ORACLE PARK — If the Oakland Athletics are to have any chance at the second American League wild card, they’re going to need more of the Homer Bailey they got in Wednesday’s 9-5 win over the San Francisco Giants, and a lot less of their bullpen.
Bailey turned in his best individual outing since April and was the beneficiary of a 15-hit, three-homer Oakland attack, but the A’s shaky bullpen nearly coughed up a seven-run, eighth-inning lead at offensively-stifling Oracle Park.
The A’s split the two-game, first leg of the Bay Bridge Series and got a pair of homers from the suddenly-hot Matt Chapman, but struggled to put away a Giants team that had to rally in July just to get to .500 and wedge themselves into the playoff conversation. With opportunities to gain ground in the wild card race dwindling, the brief series should be of concern.
“It was a little scarier than we would like,” said manager Bob Melvin.
Oakland’s bullpen — nigh untouchable a year ago — nearly blew its 22nd save (sixth-most in baseball) by giving up five runs in the eighth to a San Francisco team that ranks 27th in baseball in runs scored and 28th in batting average, necessitating a four-out save from Liam Hendriks.
Brandon Crawford led off with a single off Joakim Soria, who then walked Austin Slater and wild-pitched home a run before walking Brandon Belt with one out. Mike Yastrzemski then homered to center — just San Francisco’s eighth ball out of the infield on the day, and first with an exit velocity of over 100 mph — cutting the lead to 7-4.
Yusmeiro Petit allowed a double to Stephen Vogt and an RBI groundout to just-activated Alex Dickerson, before Hendriks came on to strike out Kevin Pillar. Before that, the A’s were largely in control thanks to Bailey, who allowed just two infield (both by Pillar), walked one and struck out seven in seven shutout innings.
In two previous road starts for the A’s, Bailey allowed 16 earned runs in 6 2/3 innings, but had posted a 3.50 ERA in three six-inning outings at the Coliseum. On Wednesday at Oracle Park, he allowed just three baserunners. The last time he went at least seven innings and allowed two or fewer hits was April 13 against Cleveland.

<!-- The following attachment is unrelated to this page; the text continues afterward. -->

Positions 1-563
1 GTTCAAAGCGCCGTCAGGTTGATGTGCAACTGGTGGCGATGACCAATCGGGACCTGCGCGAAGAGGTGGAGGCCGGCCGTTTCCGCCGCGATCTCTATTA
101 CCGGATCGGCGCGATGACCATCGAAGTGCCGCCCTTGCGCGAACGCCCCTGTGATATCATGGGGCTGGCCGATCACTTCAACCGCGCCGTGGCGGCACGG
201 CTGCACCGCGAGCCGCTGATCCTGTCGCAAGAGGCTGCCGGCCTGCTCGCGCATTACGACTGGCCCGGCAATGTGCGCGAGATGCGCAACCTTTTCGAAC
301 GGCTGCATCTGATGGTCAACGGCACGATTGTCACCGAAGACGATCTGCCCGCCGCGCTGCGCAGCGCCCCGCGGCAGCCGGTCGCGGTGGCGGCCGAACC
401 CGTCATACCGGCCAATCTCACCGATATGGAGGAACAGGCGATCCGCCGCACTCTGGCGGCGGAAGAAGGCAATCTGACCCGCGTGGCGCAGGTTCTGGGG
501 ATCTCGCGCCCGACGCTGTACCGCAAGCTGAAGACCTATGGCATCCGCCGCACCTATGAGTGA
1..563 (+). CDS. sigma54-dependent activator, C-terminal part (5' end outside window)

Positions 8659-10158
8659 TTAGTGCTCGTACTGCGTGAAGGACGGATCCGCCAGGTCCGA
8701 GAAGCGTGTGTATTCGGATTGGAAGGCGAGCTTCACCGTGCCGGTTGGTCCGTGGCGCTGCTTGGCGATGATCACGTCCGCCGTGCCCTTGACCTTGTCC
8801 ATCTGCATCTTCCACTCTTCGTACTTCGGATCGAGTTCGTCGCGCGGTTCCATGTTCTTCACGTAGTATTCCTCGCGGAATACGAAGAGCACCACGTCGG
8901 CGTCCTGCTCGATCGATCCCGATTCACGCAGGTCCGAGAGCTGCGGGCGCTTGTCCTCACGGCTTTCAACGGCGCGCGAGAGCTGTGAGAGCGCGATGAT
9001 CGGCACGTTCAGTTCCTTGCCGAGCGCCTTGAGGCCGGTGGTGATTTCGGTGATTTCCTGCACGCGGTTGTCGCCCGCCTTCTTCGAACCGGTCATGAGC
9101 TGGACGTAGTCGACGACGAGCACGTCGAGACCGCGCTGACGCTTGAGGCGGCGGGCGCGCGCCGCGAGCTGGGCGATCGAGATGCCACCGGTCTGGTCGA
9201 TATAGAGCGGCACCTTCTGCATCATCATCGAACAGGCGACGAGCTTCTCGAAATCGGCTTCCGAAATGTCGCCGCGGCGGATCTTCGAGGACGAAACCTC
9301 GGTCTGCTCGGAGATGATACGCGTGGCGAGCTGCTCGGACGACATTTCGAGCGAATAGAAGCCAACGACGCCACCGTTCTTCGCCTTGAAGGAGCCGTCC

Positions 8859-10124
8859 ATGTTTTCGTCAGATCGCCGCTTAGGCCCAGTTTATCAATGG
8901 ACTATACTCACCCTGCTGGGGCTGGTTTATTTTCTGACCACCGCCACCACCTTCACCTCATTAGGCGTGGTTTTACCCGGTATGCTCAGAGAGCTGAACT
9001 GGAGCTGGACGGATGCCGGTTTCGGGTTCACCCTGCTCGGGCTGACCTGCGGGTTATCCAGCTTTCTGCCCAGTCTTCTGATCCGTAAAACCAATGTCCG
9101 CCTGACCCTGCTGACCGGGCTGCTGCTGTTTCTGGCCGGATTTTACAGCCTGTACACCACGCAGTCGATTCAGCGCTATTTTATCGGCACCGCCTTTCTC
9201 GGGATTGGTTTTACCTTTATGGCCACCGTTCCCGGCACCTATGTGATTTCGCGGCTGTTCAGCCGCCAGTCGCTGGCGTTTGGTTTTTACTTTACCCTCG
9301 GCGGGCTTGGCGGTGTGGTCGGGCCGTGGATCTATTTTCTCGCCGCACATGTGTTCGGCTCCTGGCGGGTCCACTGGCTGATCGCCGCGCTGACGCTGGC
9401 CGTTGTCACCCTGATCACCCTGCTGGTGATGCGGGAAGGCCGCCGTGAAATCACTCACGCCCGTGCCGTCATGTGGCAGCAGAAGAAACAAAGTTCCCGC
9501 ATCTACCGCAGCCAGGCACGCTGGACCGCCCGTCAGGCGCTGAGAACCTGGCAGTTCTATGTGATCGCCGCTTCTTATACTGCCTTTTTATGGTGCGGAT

“That’s the best we’ve seen from him,” Melvin said. “We’ve seen it looks like when his split’s on, and he’s tough customer to deal with because he can throw it for a strike throw for chase, keeps guys off his fastball.”
While the Giants (60-61) only got six balls out of the infield against the Bailey, the A’s (68-52) owned 10 of the 13 hardest-hit balls of the day, with all 10 coming out at 100 mph or harder.
After Chapman’s 411-foot, 106-mph solo shot to dead center in the first, Oakland got an opposite-field leadoff single by Stephen Piscotty in the second, then moved him over with a pair of grounders and scored him on Bailey’s swinging bunt up the third-base line — the first of his two hits on the day.
Robbie Grossman led off the third with his 18th double of the season, and after Chapman took a dose, Matt Olson plunked his 16th two-bagger off the G in the Levi’s Landing sign and into the right-field corner, scoring two. A sixth-inning Grossman homer and an eighth-inning RBI triple by Marcus Semien extended the lead to 7-0.
After the five-run eighth, Oakland got a run back with Chapman’s 27th homer of the year, marking the fifth multi-home run game of his career, and first since Aug. 26 of last season.
“I think it’s the hardest place to hit,” Chapman said. “And Oakland’s second.”
Following a 2-for-47 stretch from July 24 to Aug. 7, Chapman shaved his head to change his luck. His mother isn’t a fan, but he’s gotten at least one hit in the five games since, going 7-for-22 with three home runs and a double.
“I didn’t realize me cutting my hair was news,” said Chapman, whose mother was not a fan of the move, but has come to accept it.
If Chapman can come around and Baily can be more consistent, that should go a long way toward keeping the A’s in playoff contention. Oakland has a much tougher road to the playoffs than the team in front of them: The Tampa Bay Rays, who face the three worst teams in the American League in their next three series in the Orioles, Mariners and Tigers.
Starting with this weekend’s set against the Houston Astros, the A’s have eight more against the division leaders, plus six against the AL East-leading New York Yankees (81-41) — who have the best record in baseball — but none against the two teams ahead of them in the wild card, Cleveland and Tampa Bay.